Research And Insight

Power factor

The motor power factor is the phase angle between voltage and current (cosφ). cos phi (φ) is used, among other purposes, to calculate the power consumption of a motor. 

Power consumption is of high importance for pumps. For pumps with standard AC motors, the power input is found by measuring the input voltage and input current and by reading the value cosφ at full load on the motor name plate. Cosφ is the phase angle between voltage and current. Cosφ is also referred to as power factor (PF). The power consumption P1 can be calculated by the formulas shown below depending on whether the motor is a single-phase or a three-phase motor. 

AC single-phase motor, e.g. 1 x 230 V 

                      P1 = U × I × cosφ 

AC three-phase motor, e.g. 3 x 400 V 

                      P1 = × U × I ×cosφ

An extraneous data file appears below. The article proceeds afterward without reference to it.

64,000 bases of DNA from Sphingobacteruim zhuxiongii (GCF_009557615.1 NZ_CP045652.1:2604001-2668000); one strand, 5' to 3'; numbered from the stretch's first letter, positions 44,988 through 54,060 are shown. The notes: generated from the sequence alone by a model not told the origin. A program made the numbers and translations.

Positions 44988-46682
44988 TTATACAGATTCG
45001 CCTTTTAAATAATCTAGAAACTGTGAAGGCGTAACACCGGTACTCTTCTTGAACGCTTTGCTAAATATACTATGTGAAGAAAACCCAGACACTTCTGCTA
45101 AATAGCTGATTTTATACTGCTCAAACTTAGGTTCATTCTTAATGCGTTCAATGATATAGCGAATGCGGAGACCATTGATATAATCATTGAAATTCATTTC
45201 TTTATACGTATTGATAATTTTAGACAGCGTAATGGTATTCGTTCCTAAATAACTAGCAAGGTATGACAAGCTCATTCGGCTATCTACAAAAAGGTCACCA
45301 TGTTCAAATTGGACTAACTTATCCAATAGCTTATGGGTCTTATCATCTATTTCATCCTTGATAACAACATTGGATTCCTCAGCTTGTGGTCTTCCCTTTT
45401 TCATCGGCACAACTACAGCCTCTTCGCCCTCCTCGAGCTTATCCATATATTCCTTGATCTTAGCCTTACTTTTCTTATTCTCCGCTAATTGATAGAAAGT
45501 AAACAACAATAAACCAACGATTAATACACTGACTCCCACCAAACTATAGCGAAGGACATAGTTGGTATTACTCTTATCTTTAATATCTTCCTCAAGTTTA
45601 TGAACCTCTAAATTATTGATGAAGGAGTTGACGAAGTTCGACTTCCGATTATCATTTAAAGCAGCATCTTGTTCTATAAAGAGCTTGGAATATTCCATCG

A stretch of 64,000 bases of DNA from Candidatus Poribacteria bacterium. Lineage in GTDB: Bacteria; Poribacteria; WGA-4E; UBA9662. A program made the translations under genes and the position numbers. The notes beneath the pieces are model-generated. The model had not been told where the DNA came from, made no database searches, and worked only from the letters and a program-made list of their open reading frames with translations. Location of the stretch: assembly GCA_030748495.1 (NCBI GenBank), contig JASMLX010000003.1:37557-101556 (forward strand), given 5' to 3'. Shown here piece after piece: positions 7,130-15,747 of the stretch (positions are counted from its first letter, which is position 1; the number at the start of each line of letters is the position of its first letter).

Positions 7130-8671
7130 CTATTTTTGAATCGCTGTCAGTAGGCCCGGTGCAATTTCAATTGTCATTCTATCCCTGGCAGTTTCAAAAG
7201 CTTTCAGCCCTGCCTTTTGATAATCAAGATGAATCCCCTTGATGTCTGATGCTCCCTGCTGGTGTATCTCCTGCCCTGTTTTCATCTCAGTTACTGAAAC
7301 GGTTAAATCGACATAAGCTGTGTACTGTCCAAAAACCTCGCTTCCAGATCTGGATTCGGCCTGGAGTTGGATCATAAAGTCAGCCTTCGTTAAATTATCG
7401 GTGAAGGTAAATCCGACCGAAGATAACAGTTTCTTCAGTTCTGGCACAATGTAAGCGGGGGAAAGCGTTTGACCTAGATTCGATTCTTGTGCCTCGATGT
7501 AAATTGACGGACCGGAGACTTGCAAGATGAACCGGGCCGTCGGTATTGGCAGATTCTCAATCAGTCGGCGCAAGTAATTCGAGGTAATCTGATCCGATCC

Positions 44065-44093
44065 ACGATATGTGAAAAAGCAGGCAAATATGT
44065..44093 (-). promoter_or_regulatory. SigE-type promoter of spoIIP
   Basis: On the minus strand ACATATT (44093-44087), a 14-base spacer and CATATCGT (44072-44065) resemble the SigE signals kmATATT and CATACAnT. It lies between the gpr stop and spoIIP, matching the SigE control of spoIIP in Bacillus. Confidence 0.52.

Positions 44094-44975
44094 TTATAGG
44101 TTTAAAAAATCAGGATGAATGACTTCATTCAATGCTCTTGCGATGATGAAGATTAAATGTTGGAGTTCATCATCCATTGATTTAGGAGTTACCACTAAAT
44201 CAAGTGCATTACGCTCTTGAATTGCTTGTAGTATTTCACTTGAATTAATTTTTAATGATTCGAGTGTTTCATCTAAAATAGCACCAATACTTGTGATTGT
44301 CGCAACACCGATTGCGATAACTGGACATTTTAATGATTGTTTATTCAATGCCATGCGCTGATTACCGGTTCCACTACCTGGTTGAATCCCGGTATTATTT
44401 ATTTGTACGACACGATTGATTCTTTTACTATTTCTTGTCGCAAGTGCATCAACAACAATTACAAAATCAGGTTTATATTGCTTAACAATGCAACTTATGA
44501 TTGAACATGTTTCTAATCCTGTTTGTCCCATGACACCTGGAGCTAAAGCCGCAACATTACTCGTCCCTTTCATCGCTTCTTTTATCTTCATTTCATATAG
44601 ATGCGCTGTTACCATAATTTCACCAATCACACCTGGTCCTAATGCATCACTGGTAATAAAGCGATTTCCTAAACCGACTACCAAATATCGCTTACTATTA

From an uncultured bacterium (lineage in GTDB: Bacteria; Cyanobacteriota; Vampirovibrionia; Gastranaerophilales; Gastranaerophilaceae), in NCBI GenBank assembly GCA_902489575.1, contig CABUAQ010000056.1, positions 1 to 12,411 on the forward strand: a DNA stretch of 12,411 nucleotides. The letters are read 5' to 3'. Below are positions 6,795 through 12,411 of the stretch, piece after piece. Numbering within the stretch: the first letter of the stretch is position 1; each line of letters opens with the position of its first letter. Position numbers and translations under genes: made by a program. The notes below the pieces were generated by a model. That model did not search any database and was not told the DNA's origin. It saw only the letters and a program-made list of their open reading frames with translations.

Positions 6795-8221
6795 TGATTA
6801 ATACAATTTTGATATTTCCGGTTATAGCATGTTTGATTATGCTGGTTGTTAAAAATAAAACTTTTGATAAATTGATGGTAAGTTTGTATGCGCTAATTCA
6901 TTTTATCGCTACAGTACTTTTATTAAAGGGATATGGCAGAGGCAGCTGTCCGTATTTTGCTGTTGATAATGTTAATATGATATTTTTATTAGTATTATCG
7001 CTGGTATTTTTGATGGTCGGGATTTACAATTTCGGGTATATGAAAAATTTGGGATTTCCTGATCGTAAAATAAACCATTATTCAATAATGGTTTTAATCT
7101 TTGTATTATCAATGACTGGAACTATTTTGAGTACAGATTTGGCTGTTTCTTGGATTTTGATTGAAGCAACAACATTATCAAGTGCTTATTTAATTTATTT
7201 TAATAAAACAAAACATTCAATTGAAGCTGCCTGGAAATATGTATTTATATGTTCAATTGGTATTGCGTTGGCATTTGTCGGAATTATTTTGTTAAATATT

The power curve shows the power consumption of the pump at a given flow. 

P (power) can be calculated if η is known by using the following equation:  

                      ρ x g x H x Q    

P =            η 

P = power [W] 

ρ = density [kg/m3

g = acceleration due to gravity [m/s2], ‘9.81’ is normally used as the value for g. 

H = head [m] 

Q = flow [m3/s] 

η = efficiency (has no unit)  

The following equation is used to get a quick but not accurate calculation of the power: 

                                            Q x H x 2.73    

P =            η 

P = power [W] 

H = head [m] 

Q = flow [m3/h] 

η = efficiency (has no unit)  

ρ and g are a part of the ‘2.73’ factor, where ρ = 1000 [kg/m3] (water at 4 °C) and g = 9.81[m/s2]. Q is in [m3/h] instead of [m3/s] and is also a part of the ‘2.73’ factor. 

Get the motor power factor from a calculation of the power consumption shown on a power curve using the information on the Grundfos pump nameplate.